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    Open Source conquers a new adept as Nokia decides on Symbian’s future

    How can you maximize the probability of excelling with your idea? How likely is that, in the long run, you will be the only one to always make the best decisions, execute them to perfection, and realize the way the future is going to shape up? Because that is what closed source is about: jealously guarding your program’s code, stopping your best employees from ever getting help or discussing the inner workings of what they are writing with anybody. That likelihood is close to zero, and that approach is not the best way to succeed.

    There is an area that has long realized this, and it is that of computer security. The ‘security through obscurity‘ approach has been long abandoned: there is nobody who would trust today an algorithm that wasn’t tried out a tested by others. Only by opening up the algorithms to close scrutiny it is possible to trust it, as it will be universally recognized as uncracked, if not uncrackable.

    A similar approach is being adopted in the field of operating systems, where Linux was one of the first to make this popular for personal computers. Mobile phones have long appeared to resist this tendency towards openness, given also their vertically integrated approach from spectrum licensing to handset sales. But recently, with the efforts of Google on both spectrum allocation, and of operating system development, things have changed dramatically.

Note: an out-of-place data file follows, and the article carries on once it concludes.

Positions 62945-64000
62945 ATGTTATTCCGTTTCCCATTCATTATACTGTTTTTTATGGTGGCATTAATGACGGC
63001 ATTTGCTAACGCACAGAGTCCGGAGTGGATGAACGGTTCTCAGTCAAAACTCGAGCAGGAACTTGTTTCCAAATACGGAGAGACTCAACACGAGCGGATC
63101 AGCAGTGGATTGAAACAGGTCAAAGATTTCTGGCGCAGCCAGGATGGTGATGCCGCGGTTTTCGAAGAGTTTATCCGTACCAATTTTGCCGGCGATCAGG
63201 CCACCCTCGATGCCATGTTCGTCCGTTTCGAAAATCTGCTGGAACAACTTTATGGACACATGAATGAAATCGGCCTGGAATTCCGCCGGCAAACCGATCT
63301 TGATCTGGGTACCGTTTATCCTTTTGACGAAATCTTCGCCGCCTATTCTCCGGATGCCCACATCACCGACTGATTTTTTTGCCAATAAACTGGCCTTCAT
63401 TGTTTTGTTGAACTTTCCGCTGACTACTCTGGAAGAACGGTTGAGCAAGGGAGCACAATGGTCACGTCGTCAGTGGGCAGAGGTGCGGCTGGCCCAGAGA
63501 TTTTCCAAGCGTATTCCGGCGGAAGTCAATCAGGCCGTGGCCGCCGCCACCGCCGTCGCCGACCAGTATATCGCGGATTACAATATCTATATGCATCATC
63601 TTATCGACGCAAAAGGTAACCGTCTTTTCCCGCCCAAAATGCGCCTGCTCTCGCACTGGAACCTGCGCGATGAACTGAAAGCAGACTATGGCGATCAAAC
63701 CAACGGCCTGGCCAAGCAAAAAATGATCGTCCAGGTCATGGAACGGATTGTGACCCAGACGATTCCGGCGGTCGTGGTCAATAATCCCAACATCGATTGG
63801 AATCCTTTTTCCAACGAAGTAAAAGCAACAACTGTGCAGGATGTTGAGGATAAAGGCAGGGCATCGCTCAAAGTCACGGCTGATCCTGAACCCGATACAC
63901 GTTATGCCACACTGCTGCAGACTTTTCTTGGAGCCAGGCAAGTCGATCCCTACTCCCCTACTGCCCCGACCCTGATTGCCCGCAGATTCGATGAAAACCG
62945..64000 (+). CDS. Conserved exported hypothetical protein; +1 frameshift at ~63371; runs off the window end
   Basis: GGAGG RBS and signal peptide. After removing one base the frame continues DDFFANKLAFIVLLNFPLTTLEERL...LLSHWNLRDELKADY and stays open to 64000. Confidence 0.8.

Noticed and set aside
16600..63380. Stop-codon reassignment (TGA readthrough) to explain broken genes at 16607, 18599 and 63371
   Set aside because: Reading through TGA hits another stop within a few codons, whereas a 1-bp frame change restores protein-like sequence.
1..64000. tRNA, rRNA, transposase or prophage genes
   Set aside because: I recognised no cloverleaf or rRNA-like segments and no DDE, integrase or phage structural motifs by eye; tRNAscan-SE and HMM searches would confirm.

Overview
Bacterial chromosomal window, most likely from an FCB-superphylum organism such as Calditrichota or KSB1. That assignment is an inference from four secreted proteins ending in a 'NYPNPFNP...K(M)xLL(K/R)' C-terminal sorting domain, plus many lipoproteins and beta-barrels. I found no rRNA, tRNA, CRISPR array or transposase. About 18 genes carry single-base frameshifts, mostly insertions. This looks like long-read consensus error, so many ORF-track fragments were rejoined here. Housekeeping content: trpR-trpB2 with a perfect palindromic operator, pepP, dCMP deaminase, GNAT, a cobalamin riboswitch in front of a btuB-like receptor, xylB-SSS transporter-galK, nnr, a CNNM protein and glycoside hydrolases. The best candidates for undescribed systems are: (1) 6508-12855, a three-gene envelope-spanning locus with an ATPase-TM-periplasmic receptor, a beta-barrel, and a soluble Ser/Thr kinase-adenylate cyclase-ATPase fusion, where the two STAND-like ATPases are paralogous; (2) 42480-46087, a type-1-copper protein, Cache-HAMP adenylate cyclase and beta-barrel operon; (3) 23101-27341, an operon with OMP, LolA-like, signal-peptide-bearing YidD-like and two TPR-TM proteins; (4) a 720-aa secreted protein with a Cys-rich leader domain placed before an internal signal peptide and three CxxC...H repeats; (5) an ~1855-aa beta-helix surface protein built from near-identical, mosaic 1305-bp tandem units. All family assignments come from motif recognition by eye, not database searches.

Yesterday Nokia, the worlds largest mobile phone handset manufacturer, announced that they are buying the entirety of Symbian, the company controlling the operating system that runs on Nokia phones, and putting it in open source. This is a great move, one that enables Nokia to embrace a community oriented approach that is necessary today.

    So it seems that there are two main camps in the mobile phone operating system markets, who will be fighting it out in the future for the chance of becoming the engine for the next few billion devices. On one hand the proprietary approaches of Microsoft, and Apple. On the other hand the open approaches of Google, and Nokia. It can’t but benefit us all, as these compete to make ever more powerful, and easier to use mobile phones we will all live with!

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